After endotracheal intubation, no continuous EMG activity in the raw signal, or significant RE−SE difference in Entropy values, was noted in patients receiving remifentanil. EMG was more frequently present during surgical manipulation in patients without remifentanil. The reactivity of upper facial biosignal was seen in nearly all patients during intubation, in spite of lower RE and SE values than was the case during commencement of surgery. This could be explained by the high stimulus intensity of laryngoscopy and intubation13, 14 that elicits EMG activity also in patients receiving remifentanil. Another postulation might be the modelling of remifentanil pharmacokinetics: as the estimated effect-site remifentanil concentration is based on the cortical electrical activity,10 it is theoretically possible that the drug concentration was lower than assumed in the areas controlling EMG. The EMG recorded is likely to be both from facial- and trigeminal-innervated muscles as the electrodes are on frontal and temporal muscles. The pathways to frontal and temporal muscles are the facial and trigeminal nerves, respectively, both originating from the brain stem.15 The Ke0 for remifentanil effect at the brain stem might differ from that measured as a change in EEG. The mean duration of 30 min from anaesthetic induction to skin incision, on the other hand, was sufficient to complete the saturation of remifentanil, abolishing the reactivity of EMG. Finally, as one of the electrodes in the Entropy strip is placed on the patient's temple, it is possible that the EMG activity during laryngoscopy and intubation comes partly from the temporal muscle, instead of the frontal muscle. Further research is needed to elucidate the behaviour of EMG during intubation.

In analysis of Entropy and raw EEG signal, the presence of EMG dictated Entropy values during nociceptive events. Typically, RE values increased with short delay, as described earlier by Vakkuri and colleagues.6 In the majority of cases, the increase of RE was soon followed by an increase in SE values, decreasing the RE−SE difference. The increase in SE values was most probably due to the increase in biosignal activity below 32 Hz, as depicted in Figure 2. While all activity below 32 Hz is regarded as EEG in the analysis of Entropy,5 strong EMG impact starts to change the spectrum already at 20 Hz.16 This may explain the unexpected behaviour of SE during nociceptive stimuli, when anaesthesia regimen does not include adequate anti-nociception or effective neuromuscular block. Nociception-associated EMG activity may increase SE values, because the content of the biosignal starts to change already below 20 Hz (Fig. 2).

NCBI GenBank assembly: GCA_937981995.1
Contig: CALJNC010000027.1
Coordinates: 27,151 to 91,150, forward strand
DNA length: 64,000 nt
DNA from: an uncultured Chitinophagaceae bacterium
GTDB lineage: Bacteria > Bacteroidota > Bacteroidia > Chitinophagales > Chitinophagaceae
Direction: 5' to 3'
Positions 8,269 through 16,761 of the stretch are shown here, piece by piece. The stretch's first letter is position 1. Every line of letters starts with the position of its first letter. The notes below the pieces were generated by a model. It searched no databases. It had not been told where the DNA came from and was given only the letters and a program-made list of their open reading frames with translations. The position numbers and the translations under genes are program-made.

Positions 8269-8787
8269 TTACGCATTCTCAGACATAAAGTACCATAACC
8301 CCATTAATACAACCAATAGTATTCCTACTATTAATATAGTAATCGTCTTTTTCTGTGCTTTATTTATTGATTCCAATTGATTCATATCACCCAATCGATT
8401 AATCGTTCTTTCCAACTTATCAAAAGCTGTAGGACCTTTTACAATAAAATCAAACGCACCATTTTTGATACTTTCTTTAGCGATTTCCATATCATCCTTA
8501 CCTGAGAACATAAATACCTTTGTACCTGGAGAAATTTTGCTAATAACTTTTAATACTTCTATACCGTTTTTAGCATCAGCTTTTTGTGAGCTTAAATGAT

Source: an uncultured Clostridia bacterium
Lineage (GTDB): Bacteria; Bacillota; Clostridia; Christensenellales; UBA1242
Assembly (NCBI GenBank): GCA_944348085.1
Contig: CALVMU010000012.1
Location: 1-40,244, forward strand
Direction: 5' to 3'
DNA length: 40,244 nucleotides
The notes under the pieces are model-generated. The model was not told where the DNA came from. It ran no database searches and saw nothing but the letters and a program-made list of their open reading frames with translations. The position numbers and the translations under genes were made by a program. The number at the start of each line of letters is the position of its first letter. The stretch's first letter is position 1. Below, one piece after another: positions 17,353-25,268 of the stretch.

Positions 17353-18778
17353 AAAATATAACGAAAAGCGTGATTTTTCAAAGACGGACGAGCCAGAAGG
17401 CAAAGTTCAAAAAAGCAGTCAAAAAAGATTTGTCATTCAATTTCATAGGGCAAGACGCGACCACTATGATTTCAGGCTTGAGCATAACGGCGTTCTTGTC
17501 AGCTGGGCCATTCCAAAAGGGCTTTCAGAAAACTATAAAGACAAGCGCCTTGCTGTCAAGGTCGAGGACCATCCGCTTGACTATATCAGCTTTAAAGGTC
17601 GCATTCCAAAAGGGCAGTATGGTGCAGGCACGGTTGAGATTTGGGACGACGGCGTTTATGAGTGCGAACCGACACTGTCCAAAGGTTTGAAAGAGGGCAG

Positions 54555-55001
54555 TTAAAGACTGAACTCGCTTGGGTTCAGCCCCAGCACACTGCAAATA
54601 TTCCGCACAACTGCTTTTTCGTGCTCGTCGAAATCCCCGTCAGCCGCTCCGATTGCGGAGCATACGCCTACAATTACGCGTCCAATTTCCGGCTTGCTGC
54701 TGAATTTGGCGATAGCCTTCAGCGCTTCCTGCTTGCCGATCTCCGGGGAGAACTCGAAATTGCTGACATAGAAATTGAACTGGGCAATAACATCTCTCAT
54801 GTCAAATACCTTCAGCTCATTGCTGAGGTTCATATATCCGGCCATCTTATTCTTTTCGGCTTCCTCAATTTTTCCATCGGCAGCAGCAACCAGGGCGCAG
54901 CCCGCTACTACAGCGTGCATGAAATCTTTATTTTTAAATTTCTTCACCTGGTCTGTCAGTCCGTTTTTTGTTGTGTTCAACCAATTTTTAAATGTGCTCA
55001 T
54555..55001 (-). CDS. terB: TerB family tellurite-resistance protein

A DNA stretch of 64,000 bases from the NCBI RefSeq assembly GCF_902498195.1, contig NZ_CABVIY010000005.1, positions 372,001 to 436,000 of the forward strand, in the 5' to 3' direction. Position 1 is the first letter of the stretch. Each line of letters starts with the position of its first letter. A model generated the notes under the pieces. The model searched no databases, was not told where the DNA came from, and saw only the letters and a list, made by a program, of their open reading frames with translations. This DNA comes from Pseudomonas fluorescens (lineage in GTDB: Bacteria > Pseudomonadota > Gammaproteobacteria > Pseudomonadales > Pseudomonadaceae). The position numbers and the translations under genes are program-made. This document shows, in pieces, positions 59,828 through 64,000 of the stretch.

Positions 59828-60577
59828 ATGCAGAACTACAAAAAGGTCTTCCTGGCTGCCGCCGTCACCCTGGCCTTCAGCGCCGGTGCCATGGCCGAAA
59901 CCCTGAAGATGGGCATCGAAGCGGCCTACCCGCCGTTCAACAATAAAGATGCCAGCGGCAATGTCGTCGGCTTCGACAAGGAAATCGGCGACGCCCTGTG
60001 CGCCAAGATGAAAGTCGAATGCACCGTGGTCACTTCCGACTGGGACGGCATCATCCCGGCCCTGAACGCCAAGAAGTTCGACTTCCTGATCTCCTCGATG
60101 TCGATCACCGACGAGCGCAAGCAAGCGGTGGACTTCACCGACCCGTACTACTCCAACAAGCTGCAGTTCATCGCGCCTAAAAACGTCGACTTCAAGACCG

HR is a standard indicator of nociception. In this study, HR differed between the groups from intubation to the end of the study. Higher values were seen in patients without remifentanil. This may indicate stronger nociceptive input in these patients, although the direct effect of remifentanil on HR should also be considered.17 The poor correlation between HR and RE−SE difference was most probably due to the widespread nociception-elicited alterations in EEG, reducing the RE−SE difference, as described above.